NASA’s CAPSTONE Launch to the Moon: How to Watch


In early 2022, various launches to the Moon by space agencies and private companies seemed to be on the horizon. So far, none of them have left the launch pad.

But on Tuesday, the first moonshot of the year, CAPSTONE, should take off. The small spacecraft is sponsored by NASA but is mostly run by private companies. Here’s what you need to know about CAPSTONE.

Launch coverage will begin Tuesday at 5 a.m. Eastern Time on NASA TV. The rocket must be launched at a specific time, 5:55 a.m., for the spacecraft to be placed on the correct trajectory.

If weather or a technical issue causes the rocket to miss that instant, there are additional chances every day until July 27.

The full name of the mission is the Cislunar Autonomous Positioning System Technology Operation and Navigation Experiment. It will act as a pathfinder for a specific lunar orbit where a crewed space station will eventually be built as part of Artemis, NASA’s program to bring astronauts back to the lunar surface.

The outpost NASA wants to build, Gateway, will serve as a way station where future crews will stop before continuing on their way to the Moon. NASA decided that the best place to place this outpost would be in what is called a near-rectilinear halo orbit.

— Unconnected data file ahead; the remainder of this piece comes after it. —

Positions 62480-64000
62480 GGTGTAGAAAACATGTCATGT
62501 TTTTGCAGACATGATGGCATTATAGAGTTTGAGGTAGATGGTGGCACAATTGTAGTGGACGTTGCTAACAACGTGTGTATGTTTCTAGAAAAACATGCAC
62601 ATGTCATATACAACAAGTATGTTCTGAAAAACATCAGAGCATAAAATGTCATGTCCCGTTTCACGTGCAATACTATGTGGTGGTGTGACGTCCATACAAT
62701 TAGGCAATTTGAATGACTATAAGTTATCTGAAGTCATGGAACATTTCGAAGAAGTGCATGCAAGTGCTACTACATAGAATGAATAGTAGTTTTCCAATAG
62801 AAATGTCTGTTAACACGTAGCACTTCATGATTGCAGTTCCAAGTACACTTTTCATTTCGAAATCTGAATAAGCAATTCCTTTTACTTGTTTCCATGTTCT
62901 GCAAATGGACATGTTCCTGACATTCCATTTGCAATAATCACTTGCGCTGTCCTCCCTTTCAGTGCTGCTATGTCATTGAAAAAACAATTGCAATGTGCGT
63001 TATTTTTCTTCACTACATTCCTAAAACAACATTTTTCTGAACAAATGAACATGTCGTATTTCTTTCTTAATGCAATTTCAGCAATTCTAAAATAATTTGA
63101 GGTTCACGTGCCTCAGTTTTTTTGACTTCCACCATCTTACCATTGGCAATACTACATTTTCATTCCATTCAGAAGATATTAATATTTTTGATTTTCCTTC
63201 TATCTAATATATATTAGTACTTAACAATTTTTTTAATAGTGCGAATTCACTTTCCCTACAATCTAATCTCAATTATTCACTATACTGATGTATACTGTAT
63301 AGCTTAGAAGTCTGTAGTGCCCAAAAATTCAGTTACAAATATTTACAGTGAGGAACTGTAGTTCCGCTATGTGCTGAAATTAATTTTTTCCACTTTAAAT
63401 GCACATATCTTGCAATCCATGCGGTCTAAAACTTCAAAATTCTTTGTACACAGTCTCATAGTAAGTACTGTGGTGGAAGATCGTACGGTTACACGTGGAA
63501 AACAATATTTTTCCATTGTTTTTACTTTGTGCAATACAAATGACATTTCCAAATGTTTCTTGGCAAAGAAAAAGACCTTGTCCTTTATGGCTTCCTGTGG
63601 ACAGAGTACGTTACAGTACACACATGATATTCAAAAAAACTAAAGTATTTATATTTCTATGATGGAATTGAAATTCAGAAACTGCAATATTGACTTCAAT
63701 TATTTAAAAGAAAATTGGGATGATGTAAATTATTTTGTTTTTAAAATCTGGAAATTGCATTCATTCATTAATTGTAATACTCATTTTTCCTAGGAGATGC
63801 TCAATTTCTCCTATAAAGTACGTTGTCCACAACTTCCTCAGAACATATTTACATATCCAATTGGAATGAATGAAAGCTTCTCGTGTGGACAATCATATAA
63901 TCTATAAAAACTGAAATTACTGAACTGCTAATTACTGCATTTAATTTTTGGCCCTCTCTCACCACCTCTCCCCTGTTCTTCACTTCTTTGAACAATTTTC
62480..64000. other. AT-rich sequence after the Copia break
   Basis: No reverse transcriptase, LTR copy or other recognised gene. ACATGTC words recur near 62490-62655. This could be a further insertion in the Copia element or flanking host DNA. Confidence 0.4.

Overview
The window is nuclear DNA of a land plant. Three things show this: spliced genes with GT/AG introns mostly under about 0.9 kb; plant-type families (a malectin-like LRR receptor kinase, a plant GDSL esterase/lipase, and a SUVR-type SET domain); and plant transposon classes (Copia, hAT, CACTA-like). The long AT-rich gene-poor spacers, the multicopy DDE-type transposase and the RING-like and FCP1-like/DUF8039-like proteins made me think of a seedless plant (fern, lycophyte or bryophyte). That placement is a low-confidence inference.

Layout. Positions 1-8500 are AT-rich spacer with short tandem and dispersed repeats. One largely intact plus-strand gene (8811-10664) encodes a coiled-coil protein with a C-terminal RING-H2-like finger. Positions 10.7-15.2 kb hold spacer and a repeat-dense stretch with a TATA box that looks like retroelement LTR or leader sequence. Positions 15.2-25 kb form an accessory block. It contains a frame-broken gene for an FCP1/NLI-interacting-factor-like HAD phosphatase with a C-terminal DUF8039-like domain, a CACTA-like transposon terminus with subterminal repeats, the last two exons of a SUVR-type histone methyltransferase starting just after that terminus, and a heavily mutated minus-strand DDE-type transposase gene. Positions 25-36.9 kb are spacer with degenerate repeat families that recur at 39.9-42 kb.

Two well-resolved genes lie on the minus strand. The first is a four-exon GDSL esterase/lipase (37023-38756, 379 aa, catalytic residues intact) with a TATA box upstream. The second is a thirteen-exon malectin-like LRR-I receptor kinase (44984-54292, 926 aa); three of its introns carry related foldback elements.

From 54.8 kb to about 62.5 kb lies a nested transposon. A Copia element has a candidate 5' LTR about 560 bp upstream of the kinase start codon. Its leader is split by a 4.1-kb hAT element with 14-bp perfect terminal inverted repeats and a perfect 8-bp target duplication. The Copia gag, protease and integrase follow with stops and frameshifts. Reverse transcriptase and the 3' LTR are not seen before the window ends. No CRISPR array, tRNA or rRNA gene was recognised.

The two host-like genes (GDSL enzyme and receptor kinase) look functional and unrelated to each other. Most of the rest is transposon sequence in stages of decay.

Halo orbits are those influenced by the gravity of two bodies – in this case, the Earth and the Moon. The influence of the two bodies helps make the orbit very stable, minimizing the amount of propellant needed to spin a spacecraft around the moon.

Gravitational interactions also keep the orbit at an angle of about 90 degrees to line of sight from Earth. (It’s the nearly straight part of the name.) So a spacecraft in this orbit never passes behind the moon, where communications would be cut off.

The orbit that Gateway will travel is about 2,200 miles from the moon’s North Pole and loops up to 44,000 miles as it passes over the South Pole. A trip around the moon will take about a week.

No spacecraft has ever traveled to this orbit. Thus, CAPSTONE will provide data to NASA to confirm its mathematical models for operating its Gateway outpost in a near-rectilinear halo orbit.

NASA neither designed nor built CAPSTONE, nor will it operate it. The spacecraft is owned and will be operated by Advanced Space, a 45-employee company just outside of Denver. Advanced Space actually purchased the 55-pound microwave-sized satellite from another company, Terran Orbital.

It’s also being launched not by SpaceX or any of NASA’s other big aerospace contractors, but by Rocket Lab, a US-New Zealand company that’s a leader in delivering small payloads to orbit. The company has its own launch site on New Zealand’s North Island for its Electron rockets.

NASA spent about $20 million for Advanced Space to build and operate the spacecraft as well as just under $10 million for Rocket Lab’s launch vehicle.

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